10. Section 12.8 explains the concept of the coordinate covalent bond (One atom provided both shared pair of electrons to make the covalent bond.) The example is ozone (O3) built from Oxygen gas (O2):
John Taylor’s Method for Drawing Dot Structures
On our course web site I have several interactive and static pages for
discovery of the formula, charge, and naming of Polyatomic ions:
Module 4: Polyatomic Ions:
Intro To Polyatomic Ions
New Intro 2/10/09
Interactive Periodic Chart:
New Web Site: Updated 6/9/11
Memorizing Polyatomic Ions:
Formulas and Charges:
NonMetal Polyions (Box of 4)
Discover Formulas and Charges:
NonMetal Polyions (Box of 6)
Discover Formulas and Charges:
Transitional Metal Polyions
The NonMetal -ate Answers:
6ChargeBoth 6FormulaBoth 6Both
Laurenzo's Nonmetal -ate Screen
The Transitional Metal -ate Answers:
TChargeAll TFormulaBoth TBoth
Laurenzo's Transitional Metal -ate Screen
193rd 2YC3 Conference (September 17, 2011) Abstract:
How to Teach Polyatomic Ions in Chemistry
Taylor's -ate 3/4 Oxygen Rule
Taylor's -ate Charge Rule
Discover Formulas and Charges:
-ite Rule Polyatomic Ions
Formulas and Charges: -ite Ions
Formulas and Charges: -ide ions
The Complete Polyatomice Ions List
Dot Structures using:
Simple Octet Rule!
Nonmetal polyatomic Ions
From these web pages I have the following steps which I use the first day of class when we begin drawing dot structures of molecules:
Create an envelope of paper atoms, assemble a reasonable dot structure of each polyatomic ion of molecular acids (not in water) using the following criteria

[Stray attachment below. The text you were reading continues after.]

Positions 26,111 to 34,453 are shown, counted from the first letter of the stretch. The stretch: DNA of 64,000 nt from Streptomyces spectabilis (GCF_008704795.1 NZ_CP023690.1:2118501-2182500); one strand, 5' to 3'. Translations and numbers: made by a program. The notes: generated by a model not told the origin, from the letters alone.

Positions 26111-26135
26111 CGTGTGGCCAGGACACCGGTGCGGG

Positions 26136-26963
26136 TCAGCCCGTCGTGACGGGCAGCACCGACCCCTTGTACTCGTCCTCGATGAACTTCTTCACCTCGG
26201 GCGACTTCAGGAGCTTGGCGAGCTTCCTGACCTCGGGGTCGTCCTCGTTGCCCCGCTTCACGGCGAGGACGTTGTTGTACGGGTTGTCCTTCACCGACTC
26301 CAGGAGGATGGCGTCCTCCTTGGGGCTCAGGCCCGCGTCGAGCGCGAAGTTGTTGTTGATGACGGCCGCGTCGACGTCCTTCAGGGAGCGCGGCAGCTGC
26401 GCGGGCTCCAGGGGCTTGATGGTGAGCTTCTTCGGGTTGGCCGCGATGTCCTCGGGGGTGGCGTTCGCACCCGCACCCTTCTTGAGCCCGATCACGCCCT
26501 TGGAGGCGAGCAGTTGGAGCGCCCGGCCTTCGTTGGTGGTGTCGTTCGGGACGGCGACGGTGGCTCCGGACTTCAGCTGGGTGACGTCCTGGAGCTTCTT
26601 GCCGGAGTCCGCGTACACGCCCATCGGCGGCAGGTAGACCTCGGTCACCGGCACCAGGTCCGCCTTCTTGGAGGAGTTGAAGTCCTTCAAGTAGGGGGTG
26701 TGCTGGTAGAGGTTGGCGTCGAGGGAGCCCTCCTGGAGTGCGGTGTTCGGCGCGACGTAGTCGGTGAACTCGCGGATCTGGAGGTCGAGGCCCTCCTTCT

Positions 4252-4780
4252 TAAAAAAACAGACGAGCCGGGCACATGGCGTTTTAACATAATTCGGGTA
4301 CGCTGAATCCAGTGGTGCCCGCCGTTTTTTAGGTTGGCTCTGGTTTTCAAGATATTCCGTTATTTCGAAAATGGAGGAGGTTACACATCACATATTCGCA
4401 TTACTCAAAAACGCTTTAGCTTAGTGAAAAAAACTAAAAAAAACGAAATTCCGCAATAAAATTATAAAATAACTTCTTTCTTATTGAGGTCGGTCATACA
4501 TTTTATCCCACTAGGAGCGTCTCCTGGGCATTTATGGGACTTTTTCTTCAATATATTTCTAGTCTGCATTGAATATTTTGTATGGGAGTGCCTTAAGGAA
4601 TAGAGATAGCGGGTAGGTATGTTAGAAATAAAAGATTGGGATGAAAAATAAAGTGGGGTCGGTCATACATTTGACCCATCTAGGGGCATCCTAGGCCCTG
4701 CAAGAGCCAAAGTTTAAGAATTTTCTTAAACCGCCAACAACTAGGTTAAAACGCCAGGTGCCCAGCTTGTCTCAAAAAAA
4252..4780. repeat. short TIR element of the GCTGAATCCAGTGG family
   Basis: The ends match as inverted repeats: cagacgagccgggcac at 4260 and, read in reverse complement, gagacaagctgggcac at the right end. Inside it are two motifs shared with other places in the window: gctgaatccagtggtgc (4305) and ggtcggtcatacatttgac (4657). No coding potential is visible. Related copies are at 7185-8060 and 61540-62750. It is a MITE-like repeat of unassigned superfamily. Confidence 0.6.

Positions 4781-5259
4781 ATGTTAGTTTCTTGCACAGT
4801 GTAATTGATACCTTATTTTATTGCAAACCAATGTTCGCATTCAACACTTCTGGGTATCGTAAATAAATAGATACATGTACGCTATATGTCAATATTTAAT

1. Never have an unshared pair or lone pair of electrons on a carbon atom (except carbon monoxide, CO). These are two dimensional structures, so there are many variations of the answer shown on the web site.
2. Never have more than two bonds to any oxygen (except CO). If you place a hydrogen atom to an oxygen atom, then oxygen has to hook to another element by a single bond, never a double bond.
3. Nitrogen should have at least three bonds in a molecular structure: three single bonds, or a double and single bond, or a triple bond.
Carbon should always have four bonds: four
single bonds; or one double and two single bonds; or two double bonds; or one
triple bone and one single bind. See the chart below:
From the Kotz Textbook:
In Section 9.4 of the 6th edition of Kotz (CHM 2045C) there is an excellent explanation of covalent bonds and drawing dot structures of molecules. We will focus in Part B only on those molecules which can be explained by the octet rule for the nonmetals (and duet rule for hydrogen). Page 384-5 lists five steps where you do a little math in step 2 to calculate all the valence electrons and the number of bonds and lone pairs. Examples 9.2 and 9.3 show simple binary molecular compounds. Please note the Problem-Solving tip on page 388. Tables 9.4 and 9.5 show the comparison of molecules and polyatomic ions.
Kotz’s five steps (#2 was expanded to Steps 2 and 3 below):
Decide on the central atom
(usually not oxygen or hydrogen). The central atom is
usually the one with the lowest electron affinity. In formaldehyde, CH2O,
the central atom is carbon.